Knives of the Avenger: The Mario Bava Collection [Blu-ray]
Blu-ray A - America - Kino Lorber
Review written by and copyright: Robert Segedy (13th February 2019).
The Film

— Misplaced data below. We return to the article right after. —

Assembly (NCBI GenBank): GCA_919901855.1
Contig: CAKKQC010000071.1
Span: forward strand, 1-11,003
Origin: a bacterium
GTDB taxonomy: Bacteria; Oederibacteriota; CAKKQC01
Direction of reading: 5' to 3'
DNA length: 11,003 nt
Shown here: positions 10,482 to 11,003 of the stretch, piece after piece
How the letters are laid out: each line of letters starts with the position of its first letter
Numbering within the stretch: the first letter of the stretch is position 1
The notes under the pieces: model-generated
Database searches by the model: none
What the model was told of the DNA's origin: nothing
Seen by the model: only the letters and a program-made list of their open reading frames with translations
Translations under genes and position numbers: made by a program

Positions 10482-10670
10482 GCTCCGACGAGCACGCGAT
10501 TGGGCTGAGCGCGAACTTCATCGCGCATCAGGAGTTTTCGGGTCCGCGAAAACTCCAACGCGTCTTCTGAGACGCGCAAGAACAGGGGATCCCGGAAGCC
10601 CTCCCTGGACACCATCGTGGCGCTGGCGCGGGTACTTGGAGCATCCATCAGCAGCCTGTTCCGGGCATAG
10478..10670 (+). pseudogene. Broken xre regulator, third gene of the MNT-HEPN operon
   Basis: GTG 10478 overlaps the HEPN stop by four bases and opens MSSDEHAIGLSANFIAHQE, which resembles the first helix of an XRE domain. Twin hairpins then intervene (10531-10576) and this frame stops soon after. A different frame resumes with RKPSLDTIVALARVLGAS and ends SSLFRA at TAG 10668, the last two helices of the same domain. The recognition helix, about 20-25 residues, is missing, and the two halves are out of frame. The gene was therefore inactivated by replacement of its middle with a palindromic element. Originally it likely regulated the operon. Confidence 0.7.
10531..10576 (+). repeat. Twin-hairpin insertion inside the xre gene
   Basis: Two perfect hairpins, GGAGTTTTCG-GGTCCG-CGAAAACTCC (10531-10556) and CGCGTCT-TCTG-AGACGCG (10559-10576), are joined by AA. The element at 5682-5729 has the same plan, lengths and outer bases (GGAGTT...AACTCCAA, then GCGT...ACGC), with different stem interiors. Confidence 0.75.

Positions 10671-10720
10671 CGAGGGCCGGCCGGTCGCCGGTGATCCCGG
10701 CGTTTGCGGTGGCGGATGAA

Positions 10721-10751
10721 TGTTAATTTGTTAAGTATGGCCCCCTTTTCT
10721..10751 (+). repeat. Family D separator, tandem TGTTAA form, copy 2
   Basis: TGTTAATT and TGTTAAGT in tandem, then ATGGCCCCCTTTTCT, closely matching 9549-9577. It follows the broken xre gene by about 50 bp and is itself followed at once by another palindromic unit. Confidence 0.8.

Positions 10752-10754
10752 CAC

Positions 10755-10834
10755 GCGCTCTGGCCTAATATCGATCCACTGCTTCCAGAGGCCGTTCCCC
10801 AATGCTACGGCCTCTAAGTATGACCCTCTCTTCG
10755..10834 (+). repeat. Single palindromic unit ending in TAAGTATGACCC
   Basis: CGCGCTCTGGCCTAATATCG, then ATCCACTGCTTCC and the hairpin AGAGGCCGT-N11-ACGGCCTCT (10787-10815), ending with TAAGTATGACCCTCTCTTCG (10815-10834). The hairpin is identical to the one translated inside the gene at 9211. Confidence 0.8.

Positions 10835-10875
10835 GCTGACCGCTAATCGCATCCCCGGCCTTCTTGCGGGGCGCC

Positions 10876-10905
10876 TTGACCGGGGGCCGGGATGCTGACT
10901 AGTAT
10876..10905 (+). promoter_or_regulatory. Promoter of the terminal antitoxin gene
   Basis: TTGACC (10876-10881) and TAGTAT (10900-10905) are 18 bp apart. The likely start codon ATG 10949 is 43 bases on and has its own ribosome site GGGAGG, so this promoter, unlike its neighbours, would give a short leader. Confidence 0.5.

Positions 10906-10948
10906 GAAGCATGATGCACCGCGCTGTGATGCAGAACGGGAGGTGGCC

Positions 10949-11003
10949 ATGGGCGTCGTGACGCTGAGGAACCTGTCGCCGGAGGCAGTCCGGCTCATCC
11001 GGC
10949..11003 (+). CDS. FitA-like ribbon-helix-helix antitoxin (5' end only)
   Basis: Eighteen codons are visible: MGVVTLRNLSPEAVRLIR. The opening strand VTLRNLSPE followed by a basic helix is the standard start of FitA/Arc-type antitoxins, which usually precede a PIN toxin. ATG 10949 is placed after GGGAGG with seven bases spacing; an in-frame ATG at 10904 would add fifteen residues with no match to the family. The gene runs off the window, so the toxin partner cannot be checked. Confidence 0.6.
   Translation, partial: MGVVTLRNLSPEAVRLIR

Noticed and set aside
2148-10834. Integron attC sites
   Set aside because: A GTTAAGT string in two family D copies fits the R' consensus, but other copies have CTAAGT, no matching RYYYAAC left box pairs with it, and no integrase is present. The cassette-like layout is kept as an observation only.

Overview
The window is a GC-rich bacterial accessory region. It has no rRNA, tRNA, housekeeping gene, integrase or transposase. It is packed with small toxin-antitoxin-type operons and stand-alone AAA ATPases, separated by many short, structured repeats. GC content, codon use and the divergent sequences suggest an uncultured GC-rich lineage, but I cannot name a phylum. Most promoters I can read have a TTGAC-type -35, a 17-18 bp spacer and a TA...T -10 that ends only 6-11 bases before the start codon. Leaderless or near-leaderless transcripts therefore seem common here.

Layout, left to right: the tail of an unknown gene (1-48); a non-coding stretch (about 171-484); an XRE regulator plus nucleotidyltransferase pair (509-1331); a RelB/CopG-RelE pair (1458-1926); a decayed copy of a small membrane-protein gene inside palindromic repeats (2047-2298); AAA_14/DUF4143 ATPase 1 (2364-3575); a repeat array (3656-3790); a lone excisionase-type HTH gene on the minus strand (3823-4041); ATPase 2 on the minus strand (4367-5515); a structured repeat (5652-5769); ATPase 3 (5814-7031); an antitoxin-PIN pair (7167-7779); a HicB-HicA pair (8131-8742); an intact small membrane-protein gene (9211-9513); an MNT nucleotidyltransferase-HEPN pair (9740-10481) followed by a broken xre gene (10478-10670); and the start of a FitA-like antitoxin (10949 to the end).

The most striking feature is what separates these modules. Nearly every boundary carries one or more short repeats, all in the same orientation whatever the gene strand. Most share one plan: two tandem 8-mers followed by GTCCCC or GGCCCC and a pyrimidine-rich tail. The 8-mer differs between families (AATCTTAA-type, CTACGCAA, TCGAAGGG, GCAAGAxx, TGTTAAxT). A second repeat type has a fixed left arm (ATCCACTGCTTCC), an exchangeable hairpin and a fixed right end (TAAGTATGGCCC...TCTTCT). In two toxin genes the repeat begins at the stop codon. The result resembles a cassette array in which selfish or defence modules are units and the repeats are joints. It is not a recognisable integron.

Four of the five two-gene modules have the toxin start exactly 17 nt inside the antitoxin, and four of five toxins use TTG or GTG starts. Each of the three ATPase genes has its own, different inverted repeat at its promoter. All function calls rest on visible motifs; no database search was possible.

Mario Bava’s "Knives of the Avenger" is in reality an Italian version of the western "Shane" (1953), but set centuries ago, disguised as a Viking saga. The setting is in the 8th Century in Scandinavia and the film opens with an aged oracle on the Baltic shores praying to the Norse god Odin; surrounding her are drawings in the sand of a mysterious foretelling. Standing witness before her is the Viking princess Karin (Elissa Pichelli) and her son, Moki (Luciano Pollentin). The ancient( and uncredited) woman tells the princess that her husband Aralad (Giacomo Rossi Stuart), who has been gone for three years, is not dead and shall return to her soon, but for now she must flee her homeland because there’s a menacing force on the way and they are both endangered. Sure enough, we are shown the return of warrior Hagen (Fausto Tozzi) and his warriors to their place of exile. Hagen declares that he intends to have Karin as his bride and that she shall be his one way or another. Entering into the film is Rurik/Helmut, a displaced warrior, magnificently portrayed by frequent Bava collaborator Cameron Mitchell, he sporting a head of blonde hair. Rurik wanders onto Karin’s hiding place in a secluded hut outside the village and he tells her that he is simply looking for food and shelter. She directs him to a nearby stream where he displays his ability with a knife, easily catching a fish which he gnaws on hungrily. He is surprised to hear the cries of Karin in distress and he heads straight to the cabin where he easily dispatches two of Hagen’s henchmen, who have been sent to kidnap the princess, with knife and an axe. However before we get the wrong impression of Rurik, Bava presents us with a flashback that reveals the truth about the warrior. Back in the day, Rurik was a fierce warrior from an opposing tribe and while invading and pillaging Karin’s village, he had raped her. Karin did not know the identity of her assailant because he wore a helmet that carefully kept his face hidden and so she is not aware of the visitor’s true identity; this also explains why the visitor and her son have similar features and the telltale blonde hair. Heady stuff for 1966, but Bava discreetly uses the material to lay out his story.